clock menu more-arrow no yes mobile

Filed under:

The 2021 Astros Exceeded Most Expectations. Here’s Why.

The Astros exceeded the expectations of even us homers here at TCB. Let’s look at the factors that made 2021 a success.

MLB: Houston Astros at Texas Rangers Kevin Jairaj-USA TODAY Sports

The Astros out-performed most pre-season expectations this year.

Sure, most prognosticators had them winning the AL West, although Sports Illustrated gave the crown to the Angels. But to most prognosticators, 90 wins seemed near the ceiling for the Springer-less, Verlander-less 2021 Astros.

Even our home-team-oriented staff here at TCB under-rated the Stros. On March 31st, our Starting Nine (eleven) staff predicted anywhere from 88 to 95 wins, the average coming out to 92.

(Kudos to Exile in St. Louis for predicting the actual number of wins, 95, sticking his neck out with the highest number predicted by anyone else)

In the Starting Nine article, these were the main concerns the caused our staff to predict a number about 10 wins lower than the average from the previous three full seasons.

  • Uncertainty about both the quality and depth of the pitching staff that in 2020 relied too much on rookies who were possibly very lucky.
  • Outfield depth in the absence of George Springer
  • The health of Yordan Alvarez’s knees plus doubt that after his 2019 rookie performance his 2021 season might fall victim to the sophomore jinx.
  • Lingering doubts about Kyle Tucker as a bonafide major-league hitter
  • Fear that subpar 2020 seasons by 30+-year-old stars Jose Altuve and Yuli Gurriel indicated that both players were on the inexorable downsides of their careers.

So how did the Astros fare in each of these areas of concern? Let’s look at each issue above separately.

Pitching quality and depth

The Astros staff, particularly the starting rotation, overcame all doubts and produced a best-case scenario and then some. The staff 3.77 ERA was third in the AL, and the starters’ 3.60 was second. That, despite not having a consensus ace.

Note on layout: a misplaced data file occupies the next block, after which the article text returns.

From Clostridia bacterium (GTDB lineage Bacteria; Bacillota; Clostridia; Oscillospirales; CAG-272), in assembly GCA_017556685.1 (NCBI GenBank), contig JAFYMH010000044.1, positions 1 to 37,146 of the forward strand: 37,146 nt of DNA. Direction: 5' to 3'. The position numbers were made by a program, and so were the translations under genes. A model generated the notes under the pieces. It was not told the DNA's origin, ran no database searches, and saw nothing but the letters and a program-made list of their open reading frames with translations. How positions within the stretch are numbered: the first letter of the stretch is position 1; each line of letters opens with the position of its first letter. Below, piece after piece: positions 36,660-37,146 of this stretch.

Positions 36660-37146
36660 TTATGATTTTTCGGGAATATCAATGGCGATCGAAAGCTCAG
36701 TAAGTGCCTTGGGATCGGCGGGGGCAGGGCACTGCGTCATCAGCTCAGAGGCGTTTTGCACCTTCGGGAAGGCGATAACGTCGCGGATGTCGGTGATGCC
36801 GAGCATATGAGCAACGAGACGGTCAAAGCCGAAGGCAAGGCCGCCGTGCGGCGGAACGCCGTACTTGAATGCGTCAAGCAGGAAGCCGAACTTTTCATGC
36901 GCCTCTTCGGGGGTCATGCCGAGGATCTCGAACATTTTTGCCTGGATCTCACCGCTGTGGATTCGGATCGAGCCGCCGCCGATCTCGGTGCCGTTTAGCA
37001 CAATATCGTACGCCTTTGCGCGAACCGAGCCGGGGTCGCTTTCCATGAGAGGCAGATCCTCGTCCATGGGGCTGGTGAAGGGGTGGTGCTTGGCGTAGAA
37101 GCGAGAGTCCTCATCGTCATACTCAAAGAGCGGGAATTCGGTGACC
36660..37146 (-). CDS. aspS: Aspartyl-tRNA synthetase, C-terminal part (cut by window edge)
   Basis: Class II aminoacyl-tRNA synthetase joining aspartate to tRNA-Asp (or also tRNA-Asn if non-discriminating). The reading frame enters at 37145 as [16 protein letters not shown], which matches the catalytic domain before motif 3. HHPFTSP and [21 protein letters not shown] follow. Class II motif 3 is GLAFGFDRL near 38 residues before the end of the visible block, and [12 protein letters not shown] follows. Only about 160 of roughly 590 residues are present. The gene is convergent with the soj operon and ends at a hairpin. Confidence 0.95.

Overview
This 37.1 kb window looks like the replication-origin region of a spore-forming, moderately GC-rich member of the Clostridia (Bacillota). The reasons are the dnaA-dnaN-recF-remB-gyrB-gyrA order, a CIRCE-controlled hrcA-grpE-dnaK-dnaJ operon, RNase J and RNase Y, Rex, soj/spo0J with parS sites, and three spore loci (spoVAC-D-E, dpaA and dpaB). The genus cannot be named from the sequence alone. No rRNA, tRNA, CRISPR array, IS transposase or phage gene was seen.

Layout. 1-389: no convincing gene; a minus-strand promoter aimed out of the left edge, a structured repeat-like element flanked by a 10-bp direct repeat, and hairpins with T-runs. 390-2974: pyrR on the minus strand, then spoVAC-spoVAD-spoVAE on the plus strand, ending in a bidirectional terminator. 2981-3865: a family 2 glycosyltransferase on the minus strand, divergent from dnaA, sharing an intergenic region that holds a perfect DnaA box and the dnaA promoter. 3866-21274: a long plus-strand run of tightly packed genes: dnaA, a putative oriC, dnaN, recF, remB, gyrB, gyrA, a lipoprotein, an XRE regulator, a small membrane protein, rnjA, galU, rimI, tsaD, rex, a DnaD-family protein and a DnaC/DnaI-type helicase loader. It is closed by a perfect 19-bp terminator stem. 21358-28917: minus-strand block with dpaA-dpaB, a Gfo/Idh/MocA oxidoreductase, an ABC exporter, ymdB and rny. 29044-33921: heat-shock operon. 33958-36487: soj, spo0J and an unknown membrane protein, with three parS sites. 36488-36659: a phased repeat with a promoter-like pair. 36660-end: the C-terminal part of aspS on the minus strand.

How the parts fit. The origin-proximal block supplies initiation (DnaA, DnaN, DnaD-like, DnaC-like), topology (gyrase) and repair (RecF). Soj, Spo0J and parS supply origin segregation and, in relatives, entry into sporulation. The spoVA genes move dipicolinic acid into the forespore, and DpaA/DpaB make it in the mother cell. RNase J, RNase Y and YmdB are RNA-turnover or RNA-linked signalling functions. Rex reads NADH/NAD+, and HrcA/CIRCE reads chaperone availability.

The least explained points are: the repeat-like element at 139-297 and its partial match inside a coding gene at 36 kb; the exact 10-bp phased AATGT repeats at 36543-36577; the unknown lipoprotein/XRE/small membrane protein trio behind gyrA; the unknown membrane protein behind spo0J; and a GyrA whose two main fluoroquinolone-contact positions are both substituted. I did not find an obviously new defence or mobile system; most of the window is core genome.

And yet there were four starters with over 100 innings pitched who ranked in the top 17 of AL starters in terms of ERA.

  • Framber Valdez.........3.14 ERA..............6th
  • Lance McCullers........3.16 ERA..............8th
  • Luis Garcia.................3.38 ERA.............13th
  • Jose Urquidy...............3.56 ERA............17th

(all stats before Sunday’s games)

Even Zack Greinke made the top 30 at 4.11

Although Astros pitchers generally out-performed peripherals, a fact possibly explained by outstanding Astros defense, it is still arguable that Valdez and McCullers put in ace-like performances in 2021, both exceeding the likes of Gerrit Cole, for example, in ERA.

At least, you’d have to agree that the Astros have a staff of top-end number two starters, and they seldom had to resort to replacement-level bottom-feeders to just eat innings. At various times in the season, they got good starting performances from Cristian Javier and former All-Star Jake Odorizzi. So both the depth and quality were there for the Astros, at least in the starting rotation.

The biggest X-factor was Luis Garcia, who no one predicted to have the kind of season that would put him in the rookie-of-the-year discussion. According to Fangraphs, he contributed 3.1 wins above replacement to the Astros this year.